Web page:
• Water prices at airport are definitely egregious, although I bring an empty bottle with me and fill it up past security. At some airports, like O’Hare in Chicago, they actually have those great new water fountains that accommodate water bottles. I don’t find the water to taste much different than it does at home.

    • I agree, the price for water is a bit much, but not quite as egregious as you suggest (not sure comparing airport to Costco is fair). Look at bottled water in a convenience store, you will generally pay about $2.50 per bottle unless they have some deal going on. Again, it’s about the convenience, or in the case of the airport it’s about the lame security policy. As Jason pointed out, more and more airports are installing water bottle refill stations in an effort to reduce plastic bottle consumption, and the water is generally as good as what I get from the tap at home.

      Now, as for food on planes, you open a whole different can of worms than overpriced airport fare. Airplane food is one of those “cant wins.” People will whine when they get it (and it tastes like garbage) and whine when they don’t get it. I don’t see the issue with having to tote your own snacks onto a flight, especially with kids. I mean, really? Your small kids are going to eat and enjoy whatever garbage the airline would be serving? Your kids must be in the top 1% then from my experience, as most tots have pretty picky palates and preferences and wouldn’t touch an airplane meal with a 10 foot pole. So, pack some granola bars, crackers, chips, trail mix, PB sandwiches and even some sweet treats. Cheaper. Better. And not that difficult. This is easily done for flights other than long international hauls, and in those cases crappy meals are still provided.

      A much better option than forcing a transportation company to become a caterer, which usually provides pretty dismal and disappointing results.

  3. @HunnerWoof: Sorry I probably did not explain correct. My kids are not allowed to eat airline garbage food if we travel on coach. They eat if we fly business class. I totally agree that airline food is terrible. My point here is related to having a 7 hours flight from SEA to HNL and not serve anything. In that case if you are connecting to that flight (which was my case) unless you bring lots of snacks you will have to pay the $18/salad at the airport. Our total travel time considering two flights and layover was well over12 hours so not much snacks can handle in that case. We ended up paying $10 for a individual size pizza at the airport that was terrible but kids were hungry and did not want snacks anymore.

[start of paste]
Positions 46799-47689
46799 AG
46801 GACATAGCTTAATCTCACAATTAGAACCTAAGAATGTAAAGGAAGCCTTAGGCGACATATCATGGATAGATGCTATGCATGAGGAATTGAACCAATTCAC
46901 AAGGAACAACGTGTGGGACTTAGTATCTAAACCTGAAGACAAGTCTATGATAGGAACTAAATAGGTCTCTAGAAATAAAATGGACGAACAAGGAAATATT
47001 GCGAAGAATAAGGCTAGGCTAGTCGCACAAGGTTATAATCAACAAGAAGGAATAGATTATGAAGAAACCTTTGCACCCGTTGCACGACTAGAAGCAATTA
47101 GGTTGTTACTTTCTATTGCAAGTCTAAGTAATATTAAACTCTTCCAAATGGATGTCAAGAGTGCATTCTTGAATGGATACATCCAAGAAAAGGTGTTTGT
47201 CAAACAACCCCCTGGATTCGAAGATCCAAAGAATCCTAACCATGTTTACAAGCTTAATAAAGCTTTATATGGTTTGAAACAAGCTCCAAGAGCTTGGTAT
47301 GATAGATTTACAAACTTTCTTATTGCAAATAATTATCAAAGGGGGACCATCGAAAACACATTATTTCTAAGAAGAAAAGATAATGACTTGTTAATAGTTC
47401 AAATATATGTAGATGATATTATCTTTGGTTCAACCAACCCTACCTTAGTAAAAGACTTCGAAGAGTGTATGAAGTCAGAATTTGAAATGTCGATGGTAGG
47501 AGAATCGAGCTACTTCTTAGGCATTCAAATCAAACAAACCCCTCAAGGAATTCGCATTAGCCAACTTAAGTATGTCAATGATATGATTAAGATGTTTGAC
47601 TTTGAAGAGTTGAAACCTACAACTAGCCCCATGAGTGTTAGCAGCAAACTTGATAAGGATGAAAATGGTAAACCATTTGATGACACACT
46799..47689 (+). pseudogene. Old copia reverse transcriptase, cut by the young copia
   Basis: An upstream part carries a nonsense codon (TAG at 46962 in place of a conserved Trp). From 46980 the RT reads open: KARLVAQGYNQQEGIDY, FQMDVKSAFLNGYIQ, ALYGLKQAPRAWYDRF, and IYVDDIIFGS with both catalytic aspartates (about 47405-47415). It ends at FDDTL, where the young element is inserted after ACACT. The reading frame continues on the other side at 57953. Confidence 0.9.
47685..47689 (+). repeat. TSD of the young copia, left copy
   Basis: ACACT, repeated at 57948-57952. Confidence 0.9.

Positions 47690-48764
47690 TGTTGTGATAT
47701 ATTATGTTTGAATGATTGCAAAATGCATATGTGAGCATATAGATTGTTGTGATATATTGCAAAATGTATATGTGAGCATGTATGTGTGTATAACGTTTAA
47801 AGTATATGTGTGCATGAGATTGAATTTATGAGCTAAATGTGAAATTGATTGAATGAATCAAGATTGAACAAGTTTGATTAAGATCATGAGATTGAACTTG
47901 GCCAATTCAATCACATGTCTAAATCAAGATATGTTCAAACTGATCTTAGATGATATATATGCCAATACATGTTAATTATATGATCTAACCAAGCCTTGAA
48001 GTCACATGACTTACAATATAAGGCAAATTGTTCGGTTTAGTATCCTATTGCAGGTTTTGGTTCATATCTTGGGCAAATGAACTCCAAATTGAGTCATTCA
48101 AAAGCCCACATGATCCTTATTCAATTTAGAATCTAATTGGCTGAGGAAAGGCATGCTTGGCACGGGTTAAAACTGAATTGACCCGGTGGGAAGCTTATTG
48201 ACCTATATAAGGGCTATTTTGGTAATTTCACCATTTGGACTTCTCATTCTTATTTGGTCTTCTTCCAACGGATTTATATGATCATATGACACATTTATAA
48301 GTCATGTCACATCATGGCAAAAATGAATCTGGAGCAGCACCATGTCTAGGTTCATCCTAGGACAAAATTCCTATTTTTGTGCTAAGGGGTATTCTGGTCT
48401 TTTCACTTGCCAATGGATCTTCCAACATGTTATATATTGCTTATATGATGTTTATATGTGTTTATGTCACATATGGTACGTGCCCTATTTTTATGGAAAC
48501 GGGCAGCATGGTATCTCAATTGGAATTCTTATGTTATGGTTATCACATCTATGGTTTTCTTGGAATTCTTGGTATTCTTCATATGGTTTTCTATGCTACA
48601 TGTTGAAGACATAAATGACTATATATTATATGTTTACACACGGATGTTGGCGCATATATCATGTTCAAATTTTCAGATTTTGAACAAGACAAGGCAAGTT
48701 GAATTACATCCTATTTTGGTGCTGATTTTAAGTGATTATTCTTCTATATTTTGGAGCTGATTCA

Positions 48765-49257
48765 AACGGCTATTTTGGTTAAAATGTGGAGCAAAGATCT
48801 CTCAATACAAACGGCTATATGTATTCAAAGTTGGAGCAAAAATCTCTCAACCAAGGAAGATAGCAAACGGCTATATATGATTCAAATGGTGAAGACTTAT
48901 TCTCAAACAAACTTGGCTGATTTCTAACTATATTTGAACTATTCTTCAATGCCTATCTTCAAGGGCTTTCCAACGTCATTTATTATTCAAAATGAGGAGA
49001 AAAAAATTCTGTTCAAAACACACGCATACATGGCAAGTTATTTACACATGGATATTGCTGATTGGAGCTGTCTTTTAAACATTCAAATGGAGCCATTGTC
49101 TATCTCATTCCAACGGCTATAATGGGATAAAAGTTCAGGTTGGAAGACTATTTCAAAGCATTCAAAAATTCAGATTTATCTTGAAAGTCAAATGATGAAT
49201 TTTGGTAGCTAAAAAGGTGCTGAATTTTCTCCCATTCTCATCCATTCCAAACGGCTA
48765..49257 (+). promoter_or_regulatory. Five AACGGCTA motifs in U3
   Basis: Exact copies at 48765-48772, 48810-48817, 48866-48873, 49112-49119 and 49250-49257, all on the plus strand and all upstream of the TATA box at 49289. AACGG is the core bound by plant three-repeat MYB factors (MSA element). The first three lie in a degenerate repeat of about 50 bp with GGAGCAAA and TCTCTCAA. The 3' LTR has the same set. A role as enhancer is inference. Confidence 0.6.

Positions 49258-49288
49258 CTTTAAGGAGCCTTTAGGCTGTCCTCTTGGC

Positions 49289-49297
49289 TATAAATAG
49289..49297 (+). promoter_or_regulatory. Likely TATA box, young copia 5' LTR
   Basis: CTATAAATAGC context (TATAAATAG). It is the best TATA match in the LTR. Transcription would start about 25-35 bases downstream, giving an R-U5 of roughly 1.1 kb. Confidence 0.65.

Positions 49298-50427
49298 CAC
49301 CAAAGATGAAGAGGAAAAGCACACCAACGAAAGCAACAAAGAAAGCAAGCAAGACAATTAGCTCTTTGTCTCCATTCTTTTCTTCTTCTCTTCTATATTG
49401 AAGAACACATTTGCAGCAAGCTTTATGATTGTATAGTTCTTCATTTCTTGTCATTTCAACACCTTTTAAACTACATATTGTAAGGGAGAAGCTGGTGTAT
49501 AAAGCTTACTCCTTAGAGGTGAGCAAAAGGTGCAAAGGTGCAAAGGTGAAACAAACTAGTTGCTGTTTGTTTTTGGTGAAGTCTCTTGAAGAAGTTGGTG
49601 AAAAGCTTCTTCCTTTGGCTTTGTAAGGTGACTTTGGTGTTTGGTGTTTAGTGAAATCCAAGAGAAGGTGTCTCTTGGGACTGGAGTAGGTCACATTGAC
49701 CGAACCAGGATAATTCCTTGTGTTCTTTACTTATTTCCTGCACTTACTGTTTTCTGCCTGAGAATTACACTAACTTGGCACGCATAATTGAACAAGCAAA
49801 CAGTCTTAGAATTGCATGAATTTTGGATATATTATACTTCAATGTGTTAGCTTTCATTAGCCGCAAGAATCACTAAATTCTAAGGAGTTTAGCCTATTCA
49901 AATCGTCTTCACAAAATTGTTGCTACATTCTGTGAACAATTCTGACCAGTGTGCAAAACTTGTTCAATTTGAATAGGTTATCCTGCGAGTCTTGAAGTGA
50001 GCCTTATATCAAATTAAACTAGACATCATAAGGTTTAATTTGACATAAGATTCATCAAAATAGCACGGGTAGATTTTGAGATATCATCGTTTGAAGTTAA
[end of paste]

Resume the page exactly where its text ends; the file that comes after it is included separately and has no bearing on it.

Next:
Regarding the water, my point is that if TSA rules allowed me to bring my own water I would get one from my house that I bought at Costco which cost me $0.12/bottle instead of paying $4.50 at the airport. Sometimes I am traveling for business and the last thing I will remember to bring is an empty bottle of water to fill after security. In that case I pay the $4.50 and expense it 🙂

  4. Like you said, his argument goes out the window when you realize that’s what the salad cost in the regular restaurant.

    That said, there are plenty of airports that overcharge for crappy food (I’m looking at you, OAK), which is why I really appreciate airports that 1) have a great food selection and 2) charge the same prices as outside the airport. PDX was one of the first to do this (if not the first), and PHX has followed suit. Leaving PHX in the evening is much more pleasant when I know I can go to La Grande Orange, Four Peaks, or Cartel Coffee on the way out.

  5. The point is moot when we all know what the prices are and what we can or can’t bring through security. Unless you’re a complete virgin to airports and flying, most of the known world is familiar with no liquids through security and anything past security is going to be jacked up to ridiculous prices. It’s called capitalism. Is it fair? Yes. Is it price gouging? Yes. But they must get a crowd or they couldn’t afford the rent in an airport for their food/water selling. You bring an empty bottle and a small bottle of concentrated Crystal Light stuff to squirt in your water and tada! you have flavored water the way you like. You can bring in your own ingredients to make a cesar salad, just make sure each is under 3 oz. and pre-packaged salad dressing from McDonalds. Heck, buy some lunchables from the store. Perfect size and pre-packaged to make security happy. Now you have all the food you could eat. Traveling should be a fun challenge, not a whine-fest.